This week's Droppables come with an important preamble: Every fantasy league and roster is different. All recommendations on players to drop and players to add need to be considered within the context of your league. A player is not instantly devoid of fantasy value if he appears on this list. You shouldn’t instantly dismiss a player out of hand if we call him droppable. If a player is tabbed droppable, it means that you shouldn’t be afraid to cut him loose. Whether that’s for a new receiver who has emerged (like Stefon Diggs), a spot starter at quarterback (looking at you, Aaron Rodgers owners) or a running back handcuff (James Starks, anyone?), a player who is droppable can be the guy on the chopping block. It doesn’t mean you have to swing that ax, but you no longer need to give him priority status on your roster.
Mike Wallace, WR, Vikings
Wallace had his best game as a Viking last week, catching eight of his 10 targets for 83 yards and a touchdown against the Broncos and their elite secondary. That certainly boded well for a Week 6 game against the Chiefs, which had allowed the most fantasy points per game to quarterbacks and receivers though five games. Wallace got nine more targets against the Chiefs but caught just two of them for 23 yards.
Teammate Stefon Diggs starred again, hauling in seven passes for 129 yards. Wallace just isn’t a commanding presence in the Minnesota offense, and this passing game hasn’t taken the steps so many people believed it would in the second year of the Teddy Bridgewater era. Don’t feel that you have to hold onto him because he’s a name brand.
Karlos Williams, RB, Bills
Williams sat out his second straight game because of a concussion he suffered in Week 4, opening the door for LeSean McCoy to reassert himself in the Buffalo backfield. The veteran did just that, running for 90 yards and a touchdown on 17 carries in the Bills’ loss to the Bengals.
When Williams burst on the fantasy scene over the first three weeks of the season, he was still playing the lesser role in a timeshare with McCoy. He became a waiver-wire darling when McCoy reinjured his hamstring and was staring down a three- or four-week timeline for his return to the field. Now that McCoy is back and clearly at 100%, Williams doesn’t have any hope for growing his role in the Buffalo offense. That role works for the Bills in real life, but it won’t make Williams worth starting in fantasy leagues.
The Bills were a popular fantasy defense back in draft season, thanks largely to a promising pass rush that figured to be one of the best in the league. Heading into their Week 6 matchup with the Bengals, however, the Bills had just nine sacks, which had them tied for 19th. Andy Dalton stayed clean all game and threw for 243 yards, 7.4 yards per attempt and three touchdowns, leading the Bengals to their sixth straight win to start the season.
The Buffalo defense, meanwhile, lost points in standard-scoring leagues. The Bills head to London to take on the Jaguars next week, then have a bye in Week 8. At this point, there’s really no reason to hold onto them. The matchup with Jacksonville is neutral, at best, and actually could be a negative one for a unit that has struggled against the pass this year. The Bills clearly aren’t good enough to hold on your roster while they’re on a bye, either.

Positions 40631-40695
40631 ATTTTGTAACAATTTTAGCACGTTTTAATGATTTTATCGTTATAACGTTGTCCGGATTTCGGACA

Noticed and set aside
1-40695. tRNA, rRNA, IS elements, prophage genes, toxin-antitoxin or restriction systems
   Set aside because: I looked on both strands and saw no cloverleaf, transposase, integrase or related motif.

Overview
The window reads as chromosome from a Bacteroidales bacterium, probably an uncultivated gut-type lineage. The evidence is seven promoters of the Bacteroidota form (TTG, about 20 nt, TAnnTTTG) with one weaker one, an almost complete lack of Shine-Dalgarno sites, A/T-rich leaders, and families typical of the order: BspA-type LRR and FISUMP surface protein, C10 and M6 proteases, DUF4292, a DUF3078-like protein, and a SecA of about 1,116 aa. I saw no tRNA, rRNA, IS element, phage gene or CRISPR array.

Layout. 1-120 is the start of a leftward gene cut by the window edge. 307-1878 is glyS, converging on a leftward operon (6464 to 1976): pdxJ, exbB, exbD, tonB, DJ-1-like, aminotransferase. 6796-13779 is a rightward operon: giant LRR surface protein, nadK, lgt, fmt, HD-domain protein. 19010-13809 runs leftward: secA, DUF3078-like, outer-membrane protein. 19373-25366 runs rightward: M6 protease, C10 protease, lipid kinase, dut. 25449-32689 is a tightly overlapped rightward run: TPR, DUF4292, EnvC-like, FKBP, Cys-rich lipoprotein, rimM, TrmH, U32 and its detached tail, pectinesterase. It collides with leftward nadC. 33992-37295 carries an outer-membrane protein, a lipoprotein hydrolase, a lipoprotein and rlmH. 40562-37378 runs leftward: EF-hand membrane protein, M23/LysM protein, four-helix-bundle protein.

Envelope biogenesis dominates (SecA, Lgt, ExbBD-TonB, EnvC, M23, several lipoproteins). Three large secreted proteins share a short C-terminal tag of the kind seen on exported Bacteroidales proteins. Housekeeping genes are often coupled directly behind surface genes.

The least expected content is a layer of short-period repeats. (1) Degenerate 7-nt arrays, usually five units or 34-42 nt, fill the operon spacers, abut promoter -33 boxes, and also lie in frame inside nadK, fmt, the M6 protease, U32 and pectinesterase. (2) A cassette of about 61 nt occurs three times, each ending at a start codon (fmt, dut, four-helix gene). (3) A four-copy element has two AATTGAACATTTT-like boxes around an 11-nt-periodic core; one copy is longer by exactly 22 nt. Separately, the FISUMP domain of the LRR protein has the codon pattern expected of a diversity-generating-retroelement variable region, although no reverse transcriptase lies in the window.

Matt Jones, RB, Redskins
Jones missed Washington’s Week 6 loss to the Jets with a toe injury. His owners should use this opportunity to extricate themselves from the oppressively low ceiling of the Washington backfield. Alfred Morris had the backfield all to himself, and he used that opportunity to run for 21 yards on 11 carries. To be fair, the Jets have been one of the best run defenses in the league this season, allowing the second-fewest fantasy points per game to running backs this season, but this goes further to illustrate the exceedingly low value of this backfield as a whole.
We’ve been saying for weeks that it’s nearly impossible to predict who will lead the backfield between Morris and Jones in a given week. That pattern has held true since Jones’s one and only big game in Week 2, and we’d have to be foolish to think it will change going forward. You should feel comfortable bailing on both of these running backs. Both Jones and Morris are low-ceiling depth backs who need to be on a decimated fantasy roster to be considered starting material.
Tevin Coleman, RB, Falcons
When Devonta Freeman racked up 193 total yards and three touchdowns in his first start, Coleman owners were right to assure themselves that their guy would likely be back atop the depth chart once he got over his rib injury. When Freeman scored three more times the next week, they were still right to believe in the rookie but could be excused for starting to feel skittish. When Freeman rambled for 153 rushing yards, 44 receiving yards and another touchdown against Washington in Week 5, owners had to be nervous that Coleman had lost all his value.
Now, after Freeman totaled 156 yards and two touchdowns on 21 touches against the Saints, while Coleman had just four touches and lost a fumble in the red zone, it’s perfectly acceptable to move on from the rookie out of Indiana. Coleman will still have a role in the Atlanta offense, but he likely won’t do more than spell Freeman and provide a change of pace every now and again. Freeman has been one of the best backs in the league through six weeks, and he has really jelled with an Atlanta offensive line that could be the premier unit in the NFL. There’s no way the Falcons can turn away from him as their workhorse.
Photos: Hannah Foslien/Getty Images (Wallace), Bill Wippert/AP (Bills)